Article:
Thursday, August 6, 2015

The most energetic neutrino - in picture form

This is an event view of the highest energy IceCube neutrino that I mentioned in my last post, as presented at the 2015 International Cosmic Ray Conference.  Each sphere is one optical sensor; the colored spheres show modules that observed light from this event.  The sizes of the spheres show how many photons each module observed, while the color give some idea of the arrival time of the first photon, from red (earliest) to blue (latest).

It is easy to see that the neutrino is going slightly upward (by about 11.5 degrees), so the muon cannot be from a cosmic-ray air shower; it must be from a neutrino.  The fact that the muon comes from just below the horizon is not surprising.  At PeV energies, neutrinos interact more than at lower energies, so the Earth is opaque.  So, we do not expect to see near-vertical upward-going neutrinos with PeV energies.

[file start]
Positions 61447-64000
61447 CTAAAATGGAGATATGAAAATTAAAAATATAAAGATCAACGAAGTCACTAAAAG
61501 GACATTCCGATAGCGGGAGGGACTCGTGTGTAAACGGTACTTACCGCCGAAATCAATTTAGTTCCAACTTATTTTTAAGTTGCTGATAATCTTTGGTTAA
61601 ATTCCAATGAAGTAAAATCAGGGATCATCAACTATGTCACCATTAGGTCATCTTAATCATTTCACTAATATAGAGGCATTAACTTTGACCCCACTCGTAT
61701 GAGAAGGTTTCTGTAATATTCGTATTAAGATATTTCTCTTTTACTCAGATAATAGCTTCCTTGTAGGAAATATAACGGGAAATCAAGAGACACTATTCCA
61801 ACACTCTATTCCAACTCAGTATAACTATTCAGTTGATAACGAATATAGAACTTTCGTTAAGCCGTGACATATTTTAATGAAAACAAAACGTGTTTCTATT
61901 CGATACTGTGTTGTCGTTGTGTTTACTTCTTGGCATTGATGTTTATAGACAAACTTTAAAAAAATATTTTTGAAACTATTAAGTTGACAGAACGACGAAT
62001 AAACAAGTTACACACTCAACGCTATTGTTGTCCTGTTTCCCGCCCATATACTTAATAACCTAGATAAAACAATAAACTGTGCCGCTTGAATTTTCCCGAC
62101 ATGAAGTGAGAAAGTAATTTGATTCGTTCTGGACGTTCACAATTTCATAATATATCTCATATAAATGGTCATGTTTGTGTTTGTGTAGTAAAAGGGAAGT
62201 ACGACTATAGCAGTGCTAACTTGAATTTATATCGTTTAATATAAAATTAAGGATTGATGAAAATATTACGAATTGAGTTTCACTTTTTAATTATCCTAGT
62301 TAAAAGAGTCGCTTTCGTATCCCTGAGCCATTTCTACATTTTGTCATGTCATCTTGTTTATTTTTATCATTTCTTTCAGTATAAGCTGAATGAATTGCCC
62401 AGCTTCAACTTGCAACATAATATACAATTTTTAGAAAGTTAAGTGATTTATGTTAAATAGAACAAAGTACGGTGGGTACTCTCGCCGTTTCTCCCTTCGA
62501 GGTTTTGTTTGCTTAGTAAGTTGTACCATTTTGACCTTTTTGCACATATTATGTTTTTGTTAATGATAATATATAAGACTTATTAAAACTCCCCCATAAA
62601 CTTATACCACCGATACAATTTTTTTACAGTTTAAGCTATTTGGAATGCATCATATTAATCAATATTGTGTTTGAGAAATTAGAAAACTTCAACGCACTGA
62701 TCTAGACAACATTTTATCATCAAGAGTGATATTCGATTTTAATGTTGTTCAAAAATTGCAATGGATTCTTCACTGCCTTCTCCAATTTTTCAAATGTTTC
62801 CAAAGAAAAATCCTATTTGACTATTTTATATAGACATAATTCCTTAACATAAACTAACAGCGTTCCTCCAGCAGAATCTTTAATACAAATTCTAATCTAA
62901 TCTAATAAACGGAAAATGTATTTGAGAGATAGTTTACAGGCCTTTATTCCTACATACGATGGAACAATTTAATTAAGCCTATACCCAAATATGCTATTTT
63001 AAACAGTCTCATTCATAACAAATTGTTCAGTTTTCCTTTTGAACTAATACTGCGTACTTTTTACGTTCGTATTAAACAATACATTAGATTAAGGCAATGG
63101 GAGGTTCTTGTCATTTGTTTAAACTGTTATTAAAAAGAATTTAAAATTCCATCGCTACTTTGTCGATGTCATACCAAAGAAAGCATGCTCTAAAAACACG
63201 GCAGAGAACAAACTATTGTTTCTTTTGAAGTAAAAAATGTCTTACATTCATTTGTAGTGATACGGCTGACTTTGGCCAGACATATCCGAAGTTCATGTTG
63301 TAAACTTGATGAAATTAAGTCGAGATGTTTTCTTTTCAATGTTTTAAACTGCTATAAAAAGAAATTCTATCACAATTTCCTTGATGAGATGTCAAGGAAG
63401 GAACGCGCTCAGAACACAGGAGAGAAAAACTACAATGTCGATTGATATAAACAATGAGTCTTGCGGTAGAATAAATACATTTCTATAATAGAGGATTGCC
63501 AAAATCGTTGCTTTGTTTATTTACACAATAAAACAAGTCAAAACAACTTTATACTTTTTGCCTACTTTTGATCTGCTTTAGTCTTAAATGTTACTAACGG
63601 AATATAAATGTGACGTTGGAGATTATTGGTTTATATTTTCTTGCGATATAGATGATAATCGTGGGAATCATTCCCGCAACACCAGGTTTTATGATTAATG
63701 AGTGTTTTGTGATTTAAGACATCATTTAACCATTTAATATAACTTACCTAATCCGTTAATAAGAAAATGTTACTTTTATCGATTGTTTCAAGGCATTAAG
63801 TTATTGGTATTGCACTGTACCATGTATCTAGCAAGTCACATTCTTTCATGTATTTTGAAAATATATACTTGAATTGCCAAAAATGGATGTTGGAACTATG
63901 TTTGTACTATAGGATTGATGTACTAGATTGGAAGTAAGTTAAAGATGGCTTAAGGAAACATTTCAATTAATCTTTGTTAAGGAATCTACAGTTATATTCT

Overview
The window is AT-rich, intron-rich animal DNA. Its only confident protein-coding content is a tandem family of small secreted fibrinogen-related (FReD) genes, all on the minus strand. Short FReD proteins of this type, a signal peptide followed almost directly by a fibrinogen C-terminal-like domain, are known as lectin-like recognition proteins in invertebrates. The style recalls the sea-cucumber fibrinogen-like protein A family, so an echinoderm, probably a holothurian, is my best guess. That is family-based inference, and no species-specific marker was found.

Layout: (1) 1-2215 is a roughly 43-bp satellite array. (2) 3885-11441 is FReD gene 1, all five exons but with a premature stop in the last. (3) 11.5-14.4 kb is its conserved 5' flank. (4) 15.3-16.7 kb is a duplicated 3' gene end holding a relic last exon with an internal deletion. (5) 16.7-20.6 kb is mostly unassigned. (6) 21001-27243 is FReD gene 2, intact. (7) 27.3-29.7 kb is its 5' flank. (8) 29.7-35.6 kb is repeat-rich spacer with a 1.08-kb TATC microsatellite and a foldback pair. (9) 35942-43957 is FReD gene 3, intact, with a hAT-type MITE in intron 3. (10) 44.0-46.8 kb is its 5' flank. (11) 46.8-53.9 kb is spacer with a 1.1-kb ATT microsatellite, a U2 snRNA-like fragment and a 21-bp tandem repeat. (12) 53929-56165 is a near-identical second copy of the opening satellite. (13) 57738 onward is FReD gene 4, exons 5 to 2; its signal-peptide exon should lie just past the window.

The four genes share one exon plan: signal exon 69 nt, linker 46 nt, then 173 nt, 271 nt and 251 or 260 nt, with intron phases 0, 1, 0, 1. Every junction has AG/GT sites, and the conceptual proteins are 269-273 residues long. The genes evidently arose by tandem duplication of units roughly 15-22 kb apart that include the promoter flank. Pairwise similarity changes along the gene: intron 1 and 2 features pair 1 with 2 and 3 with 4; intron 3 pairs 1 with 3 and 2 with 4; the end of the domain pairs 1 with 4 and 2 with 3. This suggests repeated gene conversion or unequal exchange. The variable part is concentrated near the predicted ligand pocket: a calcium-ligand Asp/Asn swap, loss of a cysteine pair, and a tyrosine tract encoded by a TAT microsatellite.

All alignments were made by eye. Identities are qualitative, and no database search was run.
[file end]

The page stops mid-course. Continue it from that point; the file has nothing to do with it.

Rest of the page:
The measured visible energy is 2.6 +/- 0.15 PeV (1 PeV = 10^{15} eV).  This is the energy actually seen in the detector.  It does not include the energy lost by the muon before it reaches the detector,  the energy carried off by the outgoing muon, or the fraction of the neutrino energy that was transferred into a hadronic shower, rather than the observed muon.  So, the actual neutrino energy is a multiple of this.